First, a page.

This study will investigate two promising outcome measures that can be used in children diagnosed with FSHD. The Facioscapulohumeral Dystrophy-Composite Outcome Measure (FSH-COM) and Facioscapulohumeral Dystrophy Health Index (FSH-HI) are two FSHD-specific outcomes that have been used in adults with the condition, however their usefulness in children with the condition are less well known. The FSH-COM evaluates physical function (what the person can do), while the FSH-HI measures a person’s perception of disease burden (the impact the condition has on their life). This study will specifically look at the reliability and validity of these two outcomes measures in children aged 5-18 years with a genetic diagnosis of FSHD. As well as looking at how consistent these outcome measures are over a short time period, we will also compare these FSHD specific measures with two other measures of physical functioning and quality of life, the Motor Function Measure (MFM), and the Paediatric Quality of Life (PedsQL™) neuromuscular module. A better understanding of the reliability and validity of these measures in children with FSHD will enhance their readiness for use in future clinical studies, improving our ability to rapidly and effectively assess the efficacy (or lack thereof) of therapeutic agents for FSHD in children.
Update September 2019
Grant 44: Physical outcome measures in paediatric patients
The FSH-COM and FSH-HI are two disease-specific outcome measures that assess elements of physical function. The FSH-COM is a performance based measure of physical functioning and the FSH-HI a self-report questionnaire of disease burden. Neither measure has been evaluated in children with FSHD. The collection of reliability and validity data of the FSH-COM and the FSH-HI for this project is ongoing.
Recruitment and data collection from children with FSHD known to be living in Victoria, has been completed. Participants known to The Royal Children’s Hospital Neuromuscular Clinic and those identified by advertising through FSHD Global and other relevant patient organisations have been contacted and all interested participants recruited. Recruitment currently stands at fourteen, thirteen participants recruited from within Victoria and one from Tasmania. Participants recruited to date range in age from 7-18 years with a mean age of 12.9 years. Disease severity (assessed by the FSH-clinical score) range is 2-12 and mean severity score 5/15.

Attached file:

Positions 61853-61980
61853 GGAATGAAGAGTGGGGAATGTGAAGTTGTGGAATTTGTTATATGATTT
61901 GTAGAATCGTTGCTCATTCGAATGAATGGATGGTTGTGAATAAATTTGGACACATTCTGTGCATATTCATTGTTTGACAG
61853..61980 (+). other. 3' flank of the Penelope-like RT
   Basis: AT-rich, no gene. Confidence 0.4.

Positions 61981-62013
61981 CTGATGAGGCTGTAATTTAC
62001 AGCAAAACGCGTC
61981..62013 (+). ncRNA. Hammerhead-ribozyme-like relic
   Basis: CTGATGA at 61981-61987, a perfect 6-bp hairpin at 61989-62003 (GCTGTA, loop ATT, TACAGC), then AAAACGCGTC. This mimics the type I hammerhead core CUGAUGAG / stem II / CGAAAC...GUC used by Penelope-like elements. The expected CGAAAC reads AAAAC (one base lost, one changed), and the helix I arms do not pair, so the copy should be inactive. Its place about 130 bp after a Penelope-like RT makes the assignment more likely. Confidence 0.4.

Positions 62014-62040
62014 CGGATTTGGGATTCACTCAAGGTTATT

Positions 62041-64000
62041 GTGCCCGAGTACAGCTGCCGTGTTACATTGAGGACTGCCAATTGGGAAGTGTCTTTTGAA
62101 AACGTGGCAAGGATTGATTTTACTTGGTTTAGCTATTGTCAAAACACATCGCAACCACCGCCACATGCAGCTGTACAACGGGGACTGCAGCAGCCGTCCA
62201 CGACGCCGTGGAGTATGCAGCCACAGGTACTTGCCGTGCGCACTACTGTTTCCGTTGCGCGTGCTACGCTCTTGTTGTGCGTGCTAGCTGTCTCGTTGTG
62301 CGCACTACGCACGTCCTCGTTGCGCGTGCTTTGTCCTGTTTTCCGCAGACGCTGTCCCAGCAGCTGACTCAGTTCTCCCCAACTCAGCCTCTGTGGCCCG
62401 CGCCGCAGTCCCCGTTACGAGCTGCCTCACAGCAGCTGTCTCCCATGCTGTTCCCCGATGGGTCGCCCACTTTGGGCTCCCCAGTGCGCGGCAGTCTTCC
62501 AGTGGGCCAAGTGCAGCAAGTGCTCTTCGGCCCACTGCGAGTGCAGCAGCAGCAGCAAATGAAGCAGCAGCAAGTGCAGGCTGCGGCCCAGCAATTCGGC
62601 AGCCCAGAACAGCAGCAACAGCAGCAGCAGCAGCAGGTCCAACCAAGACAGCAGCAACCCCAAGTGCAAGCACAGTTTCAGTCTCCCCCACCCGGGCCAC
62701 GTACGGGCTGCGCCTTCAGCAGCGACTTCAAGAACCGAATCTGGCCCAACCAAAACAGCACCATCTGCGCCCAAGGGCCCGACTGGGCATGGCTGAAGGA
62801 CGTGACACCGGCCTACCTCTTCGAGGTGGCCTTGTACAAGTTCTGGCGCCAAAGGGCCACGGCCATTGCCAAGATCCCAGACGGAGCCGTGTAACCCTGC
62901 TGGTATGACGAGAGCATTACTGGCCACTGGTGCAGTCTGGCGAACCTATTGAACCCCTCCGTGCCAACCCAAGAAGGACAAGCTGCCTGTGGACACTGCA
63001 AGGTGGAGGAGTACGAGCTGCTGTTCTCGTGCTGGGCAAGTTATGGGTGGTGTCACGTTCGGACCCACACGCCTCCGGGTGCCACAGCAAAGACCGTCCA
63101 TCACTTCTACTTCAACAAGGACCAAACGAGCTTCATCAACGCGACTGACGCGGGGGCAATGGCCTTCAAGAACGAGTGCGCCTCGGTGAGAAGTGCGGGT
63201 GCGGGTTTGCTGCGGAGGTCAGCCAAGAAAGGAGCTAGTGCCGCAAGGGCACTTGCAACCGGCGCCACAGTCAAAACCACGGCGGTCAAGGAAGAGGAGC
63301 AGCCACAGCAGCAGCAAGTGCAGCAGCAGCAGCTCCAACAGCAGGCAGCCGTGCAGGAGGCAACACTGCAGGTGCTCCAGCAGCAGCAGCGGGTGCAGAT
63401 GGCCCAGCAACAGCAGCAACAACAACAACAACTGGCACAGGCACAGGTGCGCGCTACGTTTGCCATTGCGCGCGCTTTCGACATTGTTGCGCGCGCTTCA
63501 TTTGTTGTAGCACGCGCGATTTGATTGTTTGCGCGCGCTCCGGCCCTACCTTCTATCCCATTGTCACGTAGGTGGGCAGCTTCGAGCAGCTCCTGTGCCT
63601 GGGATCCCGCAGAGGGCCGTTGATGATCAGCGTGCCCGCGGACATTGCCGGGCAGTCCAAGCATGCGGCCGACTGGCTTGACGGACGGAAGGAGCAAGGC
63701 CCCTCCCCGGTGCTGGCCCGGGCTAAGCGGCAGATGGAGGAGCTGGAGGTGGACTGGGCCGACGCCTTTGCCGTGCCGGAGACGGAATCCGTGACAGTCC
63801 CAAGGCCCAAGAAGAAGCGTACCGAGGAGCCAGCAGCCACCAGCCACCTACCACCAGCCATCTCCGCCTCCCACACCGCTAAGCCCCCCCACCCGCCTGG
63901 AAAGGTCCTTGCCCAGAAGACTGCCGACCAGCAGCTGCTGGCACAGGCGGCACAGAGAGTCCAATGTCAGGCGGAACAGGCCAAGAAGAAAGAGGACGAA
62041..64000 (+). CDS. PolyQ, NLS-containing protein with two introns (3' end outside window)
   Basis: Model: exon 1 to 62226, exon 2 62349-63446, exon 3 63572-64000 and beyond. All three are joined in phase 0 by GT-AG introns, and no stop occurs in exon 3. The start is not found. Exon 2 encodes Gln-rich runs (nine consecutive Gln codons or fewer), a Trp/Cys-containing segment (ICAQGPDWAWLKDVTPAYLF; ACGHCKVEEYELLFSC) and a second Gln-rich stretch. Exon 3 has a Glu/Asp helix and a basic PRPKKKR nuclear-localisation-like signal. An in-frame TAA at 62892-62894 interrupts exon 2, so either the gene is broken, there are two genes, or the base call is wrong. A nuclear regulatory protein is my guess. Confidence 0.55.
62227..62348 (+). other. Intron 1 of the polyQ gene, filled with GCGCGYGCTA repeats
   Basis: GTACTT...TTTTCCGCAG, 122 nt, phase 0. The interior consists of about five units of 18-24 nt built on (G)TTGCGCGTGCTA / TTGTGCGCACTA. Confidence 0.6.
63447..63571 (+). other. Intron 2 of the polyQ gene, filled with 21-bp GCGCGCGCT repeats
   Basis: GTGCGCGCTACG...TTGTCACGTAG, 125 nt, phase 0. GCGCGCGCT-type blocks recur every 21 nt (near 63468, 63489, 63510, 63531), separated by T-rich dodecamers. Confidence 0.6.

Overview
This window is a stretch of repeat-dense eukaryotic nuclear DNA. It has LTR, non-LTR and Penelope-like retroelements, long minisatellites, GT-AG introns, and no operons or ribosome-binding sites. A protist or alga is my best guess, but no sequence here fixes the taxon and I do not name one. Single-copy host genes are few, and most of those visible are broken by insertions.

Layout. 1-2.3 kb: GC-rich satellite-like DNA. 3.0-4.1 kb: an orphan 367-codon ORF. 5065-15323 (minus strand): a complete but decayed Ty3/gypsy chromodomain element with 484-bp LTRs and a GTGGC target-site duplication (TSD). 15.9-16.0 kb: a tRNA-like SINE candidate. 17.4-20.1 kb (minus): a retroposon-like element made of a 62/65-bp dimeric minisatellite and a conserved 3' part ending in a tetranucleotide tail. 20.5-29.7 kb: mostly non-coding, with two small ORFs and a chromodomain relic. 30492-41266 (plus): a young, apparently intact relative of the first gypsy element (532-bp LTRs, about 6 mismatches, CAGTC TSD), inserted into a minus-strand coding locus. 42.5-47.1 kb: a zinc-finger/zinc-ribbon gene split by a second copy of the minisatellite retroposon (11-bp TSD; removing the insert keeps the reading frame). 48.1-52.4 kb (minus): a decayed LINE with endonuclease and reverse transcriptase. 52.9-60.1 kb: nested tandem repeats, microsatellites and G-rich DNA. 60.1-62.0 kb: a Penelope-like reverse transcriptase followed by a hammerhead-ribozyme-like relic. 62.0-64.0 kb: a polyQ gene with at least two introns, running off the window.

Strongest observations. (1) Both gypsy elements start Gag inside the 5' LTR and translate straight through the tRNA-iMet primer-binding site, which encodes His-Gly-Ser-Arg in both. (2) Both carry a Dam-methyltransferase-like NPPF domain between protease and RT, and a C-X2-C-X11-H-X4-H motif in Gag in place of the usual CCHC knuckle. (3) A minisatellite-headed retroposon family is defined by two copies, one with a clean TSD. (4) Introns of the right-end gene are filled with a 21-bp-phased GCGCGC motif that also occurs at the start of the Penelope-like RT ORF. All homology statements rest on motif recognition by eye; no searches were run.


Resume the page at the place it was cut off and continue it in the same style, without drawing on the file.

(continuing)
Five female and 9 male participants have been recruited. Collection of both reliability and validity data required participants to attend The Royal Children’s Hospital on two occasions. If participants were unable to commit to two visits, validity data only was collected. Two subjects elected not to return for a second visit due to school commitments therefore could not complete the reliability data for the FSH-COM outcome measure. Of those two subjects only one did not complete reliability for the FSH-HI questionnaire. Validity data has been collected for all participants.
No unforeseen issues have occurred during data collection to date. Collection of physical function data using the FSH-COM has been possible with all children. There have not been any items too complex for younger children to complete. Children with poor attention and those younger than 10 years have found the FSH-HI questionnaire more difficult to complete independently. In this situation the same caregiver has been asked to assist the child to complete the questionnaire on each occasion. Data has been checked and cleaned. Very few missing data points are evident. We aim is to obtain at least 18 reliability and validity data points for statistical analysis.
The project will now focus on recruiting additional participants from other within centres and New Zealand. There have been no publications to date however the protocol for this study has been accepted as a poster presentation at World Muscle Society Conference in Copenhagen this year. We plan to complete recruitment by the end of 2019 and hope to publish this data by July 2020.